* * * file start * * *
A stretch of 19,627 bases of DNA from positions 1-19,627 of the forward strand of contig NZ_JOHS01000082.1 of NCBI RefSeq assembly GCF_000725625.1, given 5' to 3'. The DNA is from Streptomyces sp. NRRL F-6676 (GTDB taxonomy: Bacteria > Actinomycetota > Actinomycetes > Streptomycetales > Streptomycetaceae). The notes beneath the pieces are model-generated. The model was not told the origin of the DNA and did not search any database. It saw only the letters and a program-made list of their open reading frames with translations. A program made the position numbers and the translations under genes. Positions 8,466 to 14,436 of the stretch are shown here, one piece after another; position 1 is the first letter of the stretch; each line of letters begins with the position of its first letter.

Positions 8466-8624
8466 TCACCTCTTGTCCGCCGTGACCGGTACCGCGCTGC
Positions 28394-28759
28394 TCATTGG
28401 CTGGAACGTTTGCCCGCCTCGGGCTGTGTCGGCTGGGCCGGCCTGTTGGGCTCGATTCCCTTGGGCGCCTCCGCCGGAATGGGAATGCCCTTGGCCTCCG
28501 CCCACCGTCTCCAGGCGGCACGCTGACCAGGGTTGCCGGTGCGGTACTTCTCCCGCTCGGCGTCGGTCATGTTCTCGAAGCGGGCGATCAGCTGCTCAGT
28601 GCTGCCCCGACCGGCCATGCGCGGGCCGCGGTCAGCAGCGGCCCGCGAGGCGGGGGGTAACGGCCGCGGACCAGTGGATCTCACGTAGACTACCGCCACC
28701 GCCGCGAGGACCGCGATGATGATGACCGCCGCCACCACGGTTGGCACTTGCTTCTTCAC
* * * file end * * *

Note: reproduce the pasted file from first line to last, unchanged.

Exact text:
A stretch of 19,627 bases of DNA from positions 1-19,627 of the forward strand of contig NZ_JOHS01000082.1 of NCBI RefSeq assembly GCF_000725625.1, given 5' to 3'. The DNA is from Streptomyces sp. NRRL F-6676 (GTDB taxonomy: Bacteria > Actinomycetota > Actinomycetes > Streptomycetales > Streptomycetaceae). The notes beneath the pieces are model-generated. The model was not told the origin of the DNA and did not search any database. It saw only the letters and a program-made list of their open reading frames with translations. A program made the position numbers and the translations under genes. Positions 8,466 to 14,436 of the stretch are shown here, one piece after another; position 1 is the first letter of the stretch; each line of letters begins with the position of its first letter.

Positions 8466-8624
8466 TCACCTCTTGTCCGCCGTGACCGGTACCGCGCTGC
Positions 28394-28759
28394 TCATTGG
28401 CTGGAACGTTTGCCCGCCTCGGGCTGTGTCGGCTGGGCCGGCCTGTTGGGCTCGATTCCCTTGGGCGCCTCCGCCGGAATGGGAATGCCCTTGGCCTCCG
28501 CCCACCGTCTCCAGGCGGCACGCTGACCAGGGTTGCCGGTGCGGTACTTCTCCCGCTCGGCGTCGGTCATGTTCTCGAAGCGGGCGATCAGCTGCTCAGT
28601 GCTGCCCCGACCGGCCATGCGCGGGCCGCGGTCAGCAGCGGCCCGCGAGGCGGGGGGTAACGGCCGCGGACCAGTGGATCTCACGTAGACTACCGCCACC
28701 GCCGCGAGGACCGCGATGATGATGACCGCCGCCACCACGGTTGGCACTTGCTTCTTCAC